Posted by: David Harley | June 2, 2010

Mac Spyware OSX/OpinionSpy

[Further update: Intego have published a less detailed update at http://blog.intego.com/2010/06/02/further-information-about-the-osxopinionspy-spyware/]

[Updated]

Mac security firm Intego has reported that a spyware application it calls OSX/OpinionSpy is being spread as a program called PremierOpinion. 

According to Intego, the user is required to install the program, which is claimed to be a market research utility, as part of the installation process for a number of screensavers and at least one other application made freely available and obtainable from legitimate sites including as MacUpdate, VersionTracker and Softpedia. Intego originally posted the names of some screensavers and an application that downloaded the spyware app, but that post seems to have been removed, so I’ve removed the information I originally quoted here, at least until I’m able to find out why it was removed. (Thanks to Alex, who pointed out that the link I’ve removed no longer works.)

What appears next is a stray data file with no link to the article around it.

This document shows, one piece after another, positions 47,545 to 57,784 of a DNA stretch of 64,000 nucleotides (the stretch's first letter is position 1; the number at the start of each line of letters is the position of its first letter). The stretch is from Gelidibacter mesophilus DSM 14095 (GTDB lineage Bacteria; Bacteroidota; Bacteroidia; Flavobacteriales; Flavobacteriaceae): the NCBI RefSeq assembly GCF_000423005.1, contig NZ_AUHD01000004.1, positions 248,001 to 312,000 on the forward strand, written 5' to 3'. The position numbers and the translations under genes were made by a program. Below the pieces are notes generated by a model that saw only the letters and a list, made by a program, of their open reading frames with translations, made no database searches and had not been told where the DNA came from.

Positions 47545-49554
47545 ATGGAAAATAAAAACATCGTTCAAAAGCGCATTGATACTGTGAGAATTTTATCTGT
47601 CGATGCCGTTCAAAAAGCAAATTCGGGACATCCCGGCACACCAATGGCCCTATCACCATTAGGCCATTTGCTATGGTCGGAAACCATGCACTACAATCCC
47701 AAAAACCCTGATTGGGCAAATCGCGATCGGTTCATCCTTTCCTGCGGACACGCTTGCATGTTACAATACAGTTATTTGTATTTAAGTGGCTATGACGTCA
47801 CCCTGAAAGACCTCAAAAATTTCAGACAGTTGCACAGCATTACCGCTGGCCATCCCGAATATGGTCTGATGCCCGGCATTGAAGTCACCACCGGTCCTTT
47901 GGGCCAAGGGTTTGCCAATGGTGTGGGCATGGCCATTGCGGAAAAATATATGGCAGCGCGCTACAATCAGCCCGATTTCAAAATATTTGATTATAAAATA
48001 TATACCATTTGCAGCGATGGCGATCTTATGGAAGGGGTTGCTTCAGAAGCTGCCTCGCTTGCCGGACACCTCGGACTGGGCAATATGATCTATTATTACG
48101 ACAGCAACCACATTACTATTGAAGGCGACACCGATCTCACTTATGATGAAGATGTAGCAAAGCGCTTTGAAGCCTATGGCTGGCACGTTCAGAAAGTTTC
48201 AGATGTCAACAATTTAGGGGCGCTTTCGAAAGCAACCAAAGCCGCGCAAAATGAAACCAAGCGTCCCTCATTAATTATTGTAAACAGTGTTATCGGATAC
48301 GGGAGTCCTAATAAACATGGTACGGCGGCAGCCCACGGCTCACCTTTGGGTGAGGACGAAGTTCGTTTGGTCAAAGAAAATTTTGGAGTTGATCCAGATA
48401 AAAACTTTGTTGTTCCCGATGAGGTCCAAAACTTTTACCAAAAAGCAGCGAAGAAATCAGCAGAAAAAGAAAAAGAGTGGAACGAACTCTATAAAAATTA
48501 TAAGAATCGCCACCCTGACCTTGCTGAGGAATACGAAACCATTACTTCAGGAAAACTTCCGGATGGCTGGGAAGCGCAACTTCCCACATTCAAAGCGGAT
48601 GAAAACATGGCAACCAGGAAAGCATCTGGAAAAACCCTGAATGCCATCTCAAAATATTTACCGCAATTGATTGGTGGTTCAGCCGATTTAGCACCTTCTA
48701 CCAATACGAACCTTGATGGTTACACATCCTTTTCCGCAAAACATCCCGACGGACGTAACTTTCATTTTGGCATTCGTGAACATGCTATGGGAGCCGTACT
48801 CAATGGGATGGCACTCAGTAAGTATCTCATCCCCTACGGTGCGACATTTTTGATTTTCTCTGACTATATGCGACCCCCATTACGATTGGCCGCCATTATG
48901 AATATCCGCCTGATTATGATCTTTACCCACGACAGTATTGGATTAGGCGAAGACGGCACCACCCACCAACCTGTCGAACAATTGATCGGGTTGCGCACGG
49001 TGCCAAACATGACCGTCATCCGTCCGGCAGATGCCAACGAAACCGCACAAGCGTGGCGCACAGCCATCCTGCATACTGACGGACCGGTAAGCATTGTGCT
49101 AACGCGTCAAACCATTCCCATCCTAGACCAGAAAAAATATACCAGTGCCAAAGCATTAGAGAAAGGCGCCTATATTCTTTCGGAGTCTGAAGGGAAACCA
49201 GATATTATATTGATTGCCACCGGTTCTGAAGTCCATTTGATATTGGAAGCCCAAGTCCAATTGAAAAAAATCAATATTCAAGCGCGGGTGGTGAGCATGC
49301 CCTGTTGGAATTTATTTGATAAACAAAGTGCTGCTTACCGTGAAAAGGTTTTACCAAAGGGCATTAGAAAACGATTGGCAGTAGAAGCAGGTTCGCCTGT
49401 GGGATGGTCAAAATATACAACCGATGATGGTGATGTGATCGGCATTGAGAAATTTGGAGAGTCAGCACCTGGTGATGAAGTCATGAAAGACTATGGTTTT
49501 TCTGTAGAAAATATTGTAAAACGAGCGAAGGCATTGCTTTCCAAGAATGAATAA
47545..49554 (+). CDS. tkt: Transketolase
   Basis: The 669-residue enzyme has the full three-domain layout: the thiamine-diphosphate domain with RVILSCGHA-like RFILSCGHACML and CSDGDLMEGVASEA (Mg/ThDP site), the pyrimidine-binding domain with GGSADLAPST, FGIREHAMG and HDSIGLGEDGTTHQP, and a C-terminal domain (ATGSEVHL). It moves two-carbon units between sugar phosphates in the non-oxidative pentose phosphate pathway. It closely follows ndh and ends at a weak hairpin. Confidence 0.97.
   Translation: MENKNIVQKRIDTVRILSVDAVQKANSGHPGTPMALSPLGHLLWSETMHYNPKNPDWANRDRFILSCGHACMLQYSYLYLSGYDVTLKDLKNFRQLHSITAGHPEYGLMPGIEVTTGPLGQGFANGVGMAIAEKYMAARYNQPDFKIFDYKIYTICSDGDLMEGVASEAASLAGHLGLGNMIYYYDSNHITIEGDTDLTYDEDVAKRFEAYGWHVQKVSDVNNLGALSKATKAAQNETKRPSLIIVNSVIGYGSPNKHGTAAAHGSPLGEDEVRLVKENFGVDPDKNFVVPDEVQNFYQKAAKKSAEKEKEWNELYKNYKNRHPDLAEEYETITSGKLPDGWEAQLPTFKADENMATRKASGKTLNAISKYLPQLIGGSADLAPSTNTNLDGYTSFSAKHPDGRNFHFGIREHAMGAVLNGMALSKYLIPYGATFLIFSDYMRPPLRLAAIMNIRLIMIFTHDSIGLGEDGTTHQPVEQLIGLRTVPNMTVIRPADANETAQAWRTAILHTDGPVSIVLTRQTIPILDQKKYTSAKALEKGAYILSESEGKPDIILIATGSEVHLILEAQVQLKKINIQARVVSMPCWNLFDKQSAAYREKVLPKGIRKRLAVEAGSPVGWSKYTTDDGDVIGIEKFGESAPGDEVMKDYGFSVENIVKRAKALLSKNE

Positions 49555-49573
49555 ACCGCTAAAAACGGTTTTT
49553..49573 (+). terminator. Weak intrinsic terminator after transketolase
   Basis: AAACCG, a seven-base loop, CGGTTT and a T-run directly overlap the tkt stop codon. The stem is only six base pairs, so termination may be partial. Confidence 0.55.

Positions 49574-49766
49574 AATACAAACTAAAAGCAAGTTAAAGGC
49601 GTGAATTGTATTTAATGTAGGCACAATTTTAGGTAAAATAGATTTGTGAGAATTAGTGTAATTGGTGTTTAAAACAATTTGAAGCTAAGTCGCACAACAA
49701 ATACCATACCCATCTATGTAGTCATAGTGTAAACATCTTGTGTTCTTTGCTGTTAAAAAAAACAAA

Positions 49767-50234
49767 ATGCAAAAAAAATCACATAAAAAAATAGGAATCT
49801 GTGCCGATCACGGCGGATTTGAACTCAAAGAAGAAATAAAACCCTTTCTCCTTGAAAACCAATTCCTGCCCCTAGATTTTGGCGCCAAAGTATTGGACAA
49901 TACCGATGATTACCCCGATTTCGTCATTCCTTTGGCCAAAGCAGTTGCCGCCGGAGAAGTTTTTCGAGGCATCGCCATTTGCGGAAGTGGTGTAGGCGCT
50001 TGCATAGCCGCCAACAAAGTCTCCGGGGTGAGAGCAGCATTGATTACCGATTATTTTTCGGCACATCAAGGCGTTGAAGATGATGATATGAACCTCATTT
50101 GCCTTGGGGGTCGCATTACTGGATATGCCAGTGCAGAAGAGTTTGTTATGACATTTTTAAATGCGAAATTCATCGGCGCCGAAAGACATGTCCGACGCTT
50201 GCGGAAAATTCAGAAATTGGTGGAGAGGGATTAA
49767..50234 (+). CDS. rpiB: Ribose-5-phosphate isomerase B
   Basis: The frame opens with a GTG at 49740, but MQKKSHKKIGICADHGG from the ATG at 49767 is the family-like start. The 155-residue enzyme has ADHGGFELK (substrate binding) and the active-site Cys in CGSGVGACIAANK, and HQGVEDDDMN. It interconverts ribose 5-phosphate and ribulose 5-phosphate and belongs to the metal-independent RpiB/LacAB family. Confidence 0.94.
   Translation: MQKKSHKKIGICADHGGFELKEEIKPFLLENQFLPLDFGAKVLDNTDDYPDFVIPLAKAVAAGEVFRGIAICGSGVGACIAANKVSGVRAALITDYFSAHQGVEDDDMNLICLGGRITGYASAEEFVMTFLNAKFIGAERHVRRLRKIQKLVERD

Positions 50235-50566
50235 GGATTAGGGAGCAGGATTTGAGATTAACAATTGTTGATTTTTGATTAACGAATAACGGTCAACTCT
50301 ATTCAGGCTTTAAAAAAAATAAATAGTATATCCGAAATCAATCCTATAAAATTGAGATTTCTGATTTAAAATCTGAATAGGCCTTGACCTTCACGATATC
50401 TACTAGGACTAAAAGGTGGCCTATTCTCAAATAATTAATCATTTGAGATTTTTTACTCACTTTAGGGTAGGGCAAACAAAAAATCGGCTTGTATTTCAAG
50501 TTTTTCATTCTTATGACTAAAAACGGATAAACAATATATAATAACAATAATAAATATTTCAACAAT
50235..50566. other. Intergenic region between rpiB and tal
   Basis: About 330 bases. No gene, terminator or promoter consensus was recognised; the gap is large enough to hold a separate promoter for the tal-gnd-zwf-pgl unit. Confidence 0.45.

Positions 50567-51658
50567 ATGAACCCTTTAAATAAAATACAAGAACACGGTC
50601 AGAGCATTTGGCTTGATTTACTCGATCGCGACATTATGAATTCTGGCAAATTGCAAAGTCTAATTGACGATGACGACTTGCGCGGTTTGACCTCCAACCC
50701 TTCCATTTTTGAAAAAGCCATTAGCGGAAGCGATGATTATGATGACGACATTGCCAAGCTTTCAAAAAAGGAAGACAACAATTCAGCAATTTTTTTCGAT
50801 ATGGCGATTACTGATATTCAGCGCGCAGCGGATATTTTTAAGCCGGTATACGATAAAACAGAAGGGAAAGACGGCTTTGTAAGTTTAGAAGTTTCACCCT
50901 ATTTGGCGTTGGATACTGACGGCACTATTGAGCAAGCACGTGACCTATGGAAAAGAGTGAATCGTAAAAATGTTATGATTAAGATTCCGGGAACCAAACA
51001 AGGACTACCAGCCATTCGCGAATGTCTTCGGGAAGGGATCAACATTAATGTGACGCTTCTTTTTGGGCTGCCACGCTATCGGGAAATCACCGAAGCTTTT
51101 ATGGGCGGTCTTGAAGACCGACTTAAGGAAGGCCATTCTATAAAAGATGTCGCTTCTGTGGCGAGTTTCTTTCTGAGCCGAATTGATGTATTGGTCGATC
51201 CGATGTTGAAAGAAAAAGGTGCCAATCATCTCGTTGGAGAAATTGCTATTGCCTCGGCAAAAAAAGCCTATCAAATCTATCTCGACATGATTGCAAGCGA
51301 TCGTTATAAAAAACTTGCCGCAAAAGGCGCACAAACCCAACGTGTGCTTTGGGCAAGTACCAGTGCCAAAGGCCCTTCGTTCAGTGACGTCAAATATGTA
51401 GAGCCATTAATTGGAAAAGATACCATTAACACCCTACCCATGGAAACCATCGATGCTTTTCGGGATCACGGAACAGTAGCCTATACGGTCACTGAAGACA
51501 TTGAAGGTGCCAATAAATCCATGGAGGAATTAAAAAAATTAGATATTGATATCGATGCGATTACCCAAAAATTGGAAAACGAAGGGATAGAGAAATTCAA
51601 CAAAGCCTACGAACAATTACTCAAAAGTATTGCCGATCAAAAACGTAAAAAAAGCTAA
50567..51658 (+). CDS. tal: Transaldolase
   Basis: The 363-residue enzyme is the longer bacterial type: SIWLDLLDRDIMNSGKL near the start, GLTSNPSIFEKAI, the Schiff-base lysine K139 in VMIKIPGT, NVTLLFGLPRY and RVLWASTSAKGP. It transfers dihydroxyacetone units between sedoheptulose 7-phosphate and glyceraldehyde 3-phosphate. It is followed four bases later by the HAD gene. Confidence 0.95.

The programs that download it are not in themselves detected as malicious. However, it sounds to me as if they might be candidates for detection in their own right as malware downloaders, especially as in some instances the user is not aware that the “utility” is required until the “innocent” program is being installed.

David Harley FBCS CITP CISSP
Mac Virus

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Responses

  1. […] – 7Art Screensavers You may recall that I was slightly confused when Intego published and then “unpublished” a list of screensavers published by 7Art […]

  2. How is this MalWare? When the software is install the user is presented with a EULA that states information will be gathered and sent back to the company. Symantec has looked at this and has determined it is not MalWare. It’s sneaky software that may collect more info that one would think is necessary, but it’s a stretch to call it spyware.

    • That depends on your definition of malware. In fact, some products detect this as adware. Nonetheless, in my book, a deceptive EULA is grounds for describing a program as malicious. However, I’ll reserve final judgement on that till I’ve seen a sample.


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